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Recent advances in understanding the relationship between the microbiota and its host have provided evidence for the therapeutic potential of certain microbes to prevent or treat disease. In the United States and Europe, live biotherapeutics (LBPs) development requires proof of quality by establishing safety, reliability, robustness, and consistency for each batch of production.
The risk of transfer of antibiotic resistance to other bacteria and the risk of causing the infection are two common risks of LBPs. These two risks (i.e., transfer of antibiotic resistance and infection) may also be associated with other risks specific to the species, the strains, and the patient who will receive the treatment. Analysis of relevant tissues using targeted qPCR along the bacterial culture direction must be performed to detect the potentially viable bacteria and demonstrate that bacteria are not translocated. If the active substance is derived from healthy human commensal bacteria that are ingested in amounts within the physiological range, and if it does not become systemically available, no additional traditional toxicity study may be necessary.
Product developers should engage in preclinical research programs that include combinations of in vitro and ex vivo models, organs-on-chips and artificial organs, all the way to in vivo models, to accumulate convincing, overlapping documentation that illustrates the global safety profile of their products adapted to the particular risks in the intended population. In general, for LBPs, as well as for all biologic drug products, safety must be considered from the very earliest stages of development, always to the target population and its clinical characteristics, as the results may influence the early selection of strains.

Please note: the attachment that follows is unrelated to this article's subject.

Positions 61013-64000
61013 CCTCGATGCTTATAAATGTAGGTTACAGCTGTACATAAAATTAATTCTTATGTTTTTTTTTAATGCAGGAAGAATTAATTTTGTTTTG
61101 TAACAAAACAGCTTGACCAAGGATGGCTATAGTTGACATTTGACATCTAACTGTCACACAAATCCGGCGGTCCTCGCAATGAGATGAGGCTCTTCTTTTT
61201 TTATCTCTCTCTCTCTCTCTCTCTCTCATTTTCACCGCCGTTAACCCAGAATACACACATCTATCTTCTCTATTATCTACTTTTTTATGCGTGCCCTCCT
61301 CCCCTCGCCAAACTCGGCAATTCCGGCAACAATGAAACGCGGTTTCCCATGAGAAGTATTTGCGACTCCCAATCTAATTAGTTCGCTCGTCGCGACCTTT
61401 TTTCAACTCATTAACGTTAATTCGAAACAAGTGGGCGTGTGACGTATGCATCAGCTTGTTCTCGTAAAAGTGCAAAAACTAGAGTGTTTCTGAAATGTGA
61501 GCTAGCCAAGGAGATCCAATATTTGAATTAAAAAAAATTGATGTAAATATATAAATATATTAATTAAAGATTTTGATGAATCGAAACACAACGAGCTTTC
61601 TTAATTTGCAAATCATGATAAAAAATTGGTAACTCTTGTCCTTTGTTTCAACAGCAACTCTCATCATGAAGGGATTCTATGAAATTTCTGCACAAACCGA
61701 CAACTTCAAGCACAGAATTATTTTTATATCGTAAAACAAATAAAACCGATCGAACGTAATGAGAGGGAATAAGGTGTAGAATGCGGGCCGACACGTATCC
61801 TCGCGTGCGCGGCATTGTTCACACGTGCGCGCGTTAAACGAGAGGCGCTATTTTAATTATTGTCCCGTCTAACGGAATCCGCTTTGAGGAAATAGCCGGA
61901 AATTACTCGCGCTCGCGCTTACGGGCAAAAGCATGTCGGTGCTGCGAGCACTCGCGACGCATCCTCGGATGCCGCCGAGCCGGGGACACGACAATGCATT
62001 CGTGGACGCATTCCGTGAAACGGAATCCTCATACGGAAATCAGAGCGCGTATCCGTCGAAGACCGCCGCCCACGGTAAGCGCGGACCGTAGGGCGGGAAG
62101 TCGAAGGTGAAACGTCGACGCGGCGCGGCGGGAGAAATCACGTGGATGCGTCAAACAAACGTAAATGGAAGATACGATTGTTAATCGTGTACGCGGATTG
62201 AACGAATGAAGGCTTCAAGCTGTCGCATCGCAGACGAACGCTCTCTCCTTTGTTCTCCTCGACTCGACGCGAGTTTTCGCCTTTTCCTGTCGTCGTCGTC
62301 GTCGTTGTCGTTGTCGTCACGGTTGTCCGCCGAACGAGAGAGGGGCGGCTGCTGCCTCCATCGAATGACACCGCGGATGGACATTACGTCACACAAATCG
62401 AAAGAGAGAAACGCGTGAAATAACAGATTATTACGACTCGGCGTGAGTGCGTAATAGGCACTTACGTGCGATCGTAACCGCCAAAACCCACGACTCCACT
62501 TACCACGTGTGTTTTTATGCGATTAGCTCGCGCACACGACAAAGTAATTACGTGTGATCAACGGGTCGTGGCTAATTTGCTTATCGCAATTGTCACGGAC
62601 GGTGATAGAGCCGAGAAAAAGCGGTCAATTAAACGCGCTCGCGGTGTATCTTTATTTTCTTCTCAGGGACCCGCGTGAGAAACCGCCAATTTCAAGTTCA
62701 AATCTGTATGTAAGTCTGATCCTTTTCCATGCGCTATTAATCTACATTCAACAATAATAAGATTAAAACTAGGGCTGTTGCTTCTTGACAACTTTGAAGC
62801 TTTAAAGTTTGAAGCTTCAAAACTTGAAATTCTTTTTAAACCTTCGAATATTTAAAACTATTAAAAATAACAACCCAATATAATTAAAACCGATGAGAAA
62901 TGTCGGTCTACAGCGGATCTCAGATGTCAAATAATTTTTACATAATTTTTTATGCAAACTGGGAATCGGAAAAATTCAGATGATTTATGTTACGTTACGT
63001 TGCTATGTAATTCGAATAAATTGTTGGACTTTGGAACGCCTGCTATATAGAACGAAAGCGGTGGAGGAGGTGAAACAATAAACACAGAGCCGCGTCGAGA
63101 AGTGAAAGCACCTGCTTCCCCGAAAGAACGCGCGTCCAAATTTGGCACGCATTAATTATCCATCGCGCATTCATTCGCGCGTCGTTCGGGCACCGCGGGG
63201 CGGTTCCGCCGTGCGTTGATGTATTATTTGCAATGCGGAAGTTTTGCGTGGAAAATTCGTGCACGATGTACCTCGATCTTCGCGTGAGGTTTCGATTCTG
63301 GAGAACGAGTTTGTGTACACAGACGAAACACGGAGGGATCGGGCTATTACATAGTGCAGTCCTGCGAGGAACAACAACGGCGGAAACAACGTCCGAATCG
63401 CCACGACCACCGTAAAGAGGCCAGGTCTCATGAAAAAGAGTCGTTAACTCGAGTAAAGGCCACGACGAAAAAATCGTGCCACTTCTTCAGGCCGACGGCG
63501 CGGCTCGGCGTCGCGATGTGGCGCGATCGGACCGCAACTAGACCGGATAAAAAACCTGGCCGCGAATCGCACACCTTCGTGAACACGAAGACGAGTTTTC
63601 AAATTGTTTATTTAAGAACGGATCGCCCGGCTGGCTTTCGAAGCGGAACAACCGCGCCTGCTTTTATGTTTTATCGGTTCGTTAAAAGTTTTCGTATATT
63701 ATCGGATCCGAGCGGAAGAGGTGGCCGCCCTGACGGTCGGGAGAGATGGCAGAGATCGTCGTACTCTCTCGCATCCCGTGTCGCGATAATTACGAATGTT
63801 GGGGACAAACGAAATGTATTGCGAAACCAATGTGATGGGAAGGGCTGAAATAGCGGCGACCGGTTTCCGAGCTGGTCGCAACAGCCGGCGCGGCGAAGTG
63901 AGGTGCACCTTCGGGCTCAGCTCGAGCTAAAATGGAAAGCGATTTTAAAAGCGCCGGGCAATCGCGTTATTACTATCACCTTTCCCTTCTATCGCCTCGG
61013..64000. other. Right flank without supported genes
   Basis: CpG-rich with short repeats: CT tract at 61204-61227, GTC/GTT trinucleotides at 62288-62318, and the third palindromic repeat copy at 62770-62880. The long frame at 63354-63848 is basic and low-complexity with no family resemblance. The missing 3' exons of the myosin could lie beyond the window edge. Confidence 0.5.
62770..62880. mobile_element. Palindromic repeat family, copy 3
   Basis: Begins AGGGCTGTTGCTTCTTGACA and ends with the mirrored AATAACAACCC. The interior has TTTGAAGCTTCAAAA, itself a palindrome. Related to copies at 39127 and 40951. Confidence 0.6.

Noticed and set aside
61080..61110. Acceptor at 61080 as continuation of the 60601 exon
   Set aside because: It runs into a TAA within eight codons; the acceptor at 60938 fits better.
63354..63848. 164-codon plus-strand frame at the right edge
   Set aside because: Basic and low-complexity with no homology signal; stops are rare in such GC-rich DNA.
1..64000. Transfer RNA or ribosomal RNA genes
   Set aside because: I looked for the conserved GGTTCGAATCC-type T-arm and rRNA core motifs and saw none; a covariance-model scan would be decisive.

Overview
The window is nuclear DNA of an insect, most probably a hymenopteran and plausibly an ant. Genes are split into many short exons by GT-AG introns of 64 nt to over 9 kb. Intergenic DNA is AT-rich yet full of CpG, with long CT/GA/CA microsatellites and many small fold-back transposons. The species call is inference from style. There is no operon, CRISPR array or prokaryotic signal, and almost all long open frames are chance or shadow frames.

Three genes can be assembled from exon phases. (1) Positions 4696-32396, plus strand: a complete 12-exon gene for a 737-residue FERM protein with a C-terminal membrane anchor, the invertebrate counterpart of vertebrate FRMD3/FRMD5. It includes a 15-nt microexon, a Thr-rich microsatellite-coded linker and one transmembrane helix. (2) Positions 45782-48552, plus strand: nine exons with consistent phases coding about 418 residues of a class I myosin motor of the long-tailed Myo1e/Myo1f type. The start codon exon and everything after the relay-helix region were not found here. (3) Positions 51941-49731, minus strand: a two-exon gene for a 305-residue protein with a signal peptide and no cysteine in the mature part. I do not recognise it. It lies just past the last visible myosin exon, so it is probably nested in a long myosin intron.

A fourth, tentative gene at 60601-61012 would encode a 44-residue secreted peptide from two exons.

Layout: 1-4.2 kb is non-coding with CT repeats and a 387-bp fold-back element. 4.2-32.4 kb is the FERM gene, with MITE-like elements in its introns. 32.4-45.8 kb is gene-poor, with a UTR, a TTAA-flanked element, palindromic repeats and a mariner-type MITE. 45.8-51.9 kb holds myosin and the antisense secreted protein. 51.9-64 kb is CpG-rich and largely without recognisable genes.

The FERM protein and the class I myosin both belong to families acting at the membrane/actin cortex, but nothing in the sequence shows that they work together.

New assays involving microorganisms and human intestinal cells are currently being developed. Techniques like organs-on-chip and microfluidic devices containing human cells could accurately reproduce human physiology and the interactions between human cells and bacterial communities. 3D skin models or skin-on-chip technologies, combined with microfluidic culture devices, may provide new ways to assess the effects of LBP on human skin.
Caenorhabditis elegans could be a suitable model to understand whether the host, the microbe, or the environment, determines the susceptibility or resistance to infections. Immunodeficient D. melanogaster could also offer a platform to screen in vivo microbe-xenobiotic interactions, providing insight into safety outcomes potentially related to the metabolism of regular drugs by the microbiome.
Fig.1 Examples of in vitro and in vivo methods. (Chapman, 2013)
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